The Voluntary Pre-K initiative provides Tennessee's three- and four-year-old children—with an emphasis on four year olds who are at-risk—an opportunity to develop school readiness skills (pre-academic and social skills).
Voluntary Pre-K classes promote a high-quality academic environment, which fosters the love and joy of learning and promotes success in kindergarten and throughout the child's life.
The legislation for the Voluntary Pre-K (VPK) for Tennessee Act of 2005 was passed by both the House and the Senate in May of 2005. This law provided for the use of $25 million in excess lottery dollars in the 2005-06 school year to establish quality pre-kindergarten classrooms through a competitive grant process. In subsequent years (2006-07 and 2007-08), Governor Bredesen's approved budget included additional state funding to expand Tennessee's VPK program classes to reach an ever growing number of at-risk pre-K children. Currently, over $85,0000,00 from the state education budget was allocated to school districts to operate 935 classrooms, which is serving 18,000 four year olds across the state.
In 2016, the state legislature passed S.B. 1899 (H.B. 1485.) This bill, referred to as the Pre-K Quality Act, requires the following:
- Competitive grant based on quality
- Pre-K and kindergarten student growth portfolios
- Legislative intent added that VPK prepare students for kindergarten
- Alignment between pre-K and K-12 instruction
- Office of Early Learning will develop definition of quality with which programs will comply
Parents, communities, and school districts can decide locally whether they want and need high-quality pre-K classrooms.
Working for Access For All
Pre-K in Tennessee is accessible to all four year olds, with an emphasis on at-risk students and high-priority communities.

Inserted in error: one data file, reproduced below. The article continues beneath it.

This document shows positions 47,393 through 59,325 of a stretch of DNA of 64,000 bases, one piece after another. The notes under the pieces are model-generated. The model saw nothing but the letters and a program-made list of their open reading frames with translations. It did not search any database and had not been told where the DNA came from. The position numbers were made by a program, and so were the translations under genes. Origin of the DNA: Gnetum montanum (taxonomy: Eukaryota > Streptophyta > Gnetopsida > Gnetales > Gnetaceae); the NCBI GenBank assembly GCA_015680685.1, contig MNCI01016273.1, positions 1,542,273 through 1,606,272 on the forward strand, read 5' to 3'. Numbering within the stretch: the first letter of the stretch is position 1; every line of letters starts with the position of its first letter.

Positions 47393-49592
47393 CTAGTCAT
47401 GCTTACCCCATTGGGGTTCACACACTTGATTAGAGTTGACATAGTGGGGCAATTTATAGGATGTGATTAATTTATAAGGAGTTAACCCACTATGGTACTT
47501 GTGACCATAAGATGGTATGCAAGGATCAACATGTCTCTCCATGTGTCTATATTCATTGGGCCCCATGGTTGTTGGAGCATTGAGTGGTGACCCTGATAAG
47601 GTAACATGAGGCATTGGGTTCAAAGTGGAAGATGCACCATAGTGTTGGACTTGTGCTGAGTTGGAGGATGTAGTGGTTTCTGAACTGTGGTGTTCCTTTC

Maintain Existing High Standards
Keep the high-quality standards already in place regarding small class size, curriculum requirements, and certified teachers.
Applying to Match State Dollars
The local school district serves as the applicant for matching state funds. Local school districts are accountable for matching state dollars based on their BEP formula state/local match requirement. Local school districts have the ability to use some federal funds, private dollars or in-kind resources as part of their local match.
Flexible Local Partnerships
Communities, through their local school districts, have the ability to contract and partner with non-school providers, i.e., non–profit, for–profit, and local Head Start programs.
Community Coordination and Planning
Each school district creates and facilitates a community “Pre-K Advisory Council” which provides formal input into the application and plan to expand pre-K classrooms. Representation must include but is not be limited to parents, teachers, non-school providers, Head Start, the business community, and local government leaders.
Office of Early Learning
A strong, centralized office monitors the programs for accountability, oversees the application process, consults with local districts and schools as needed.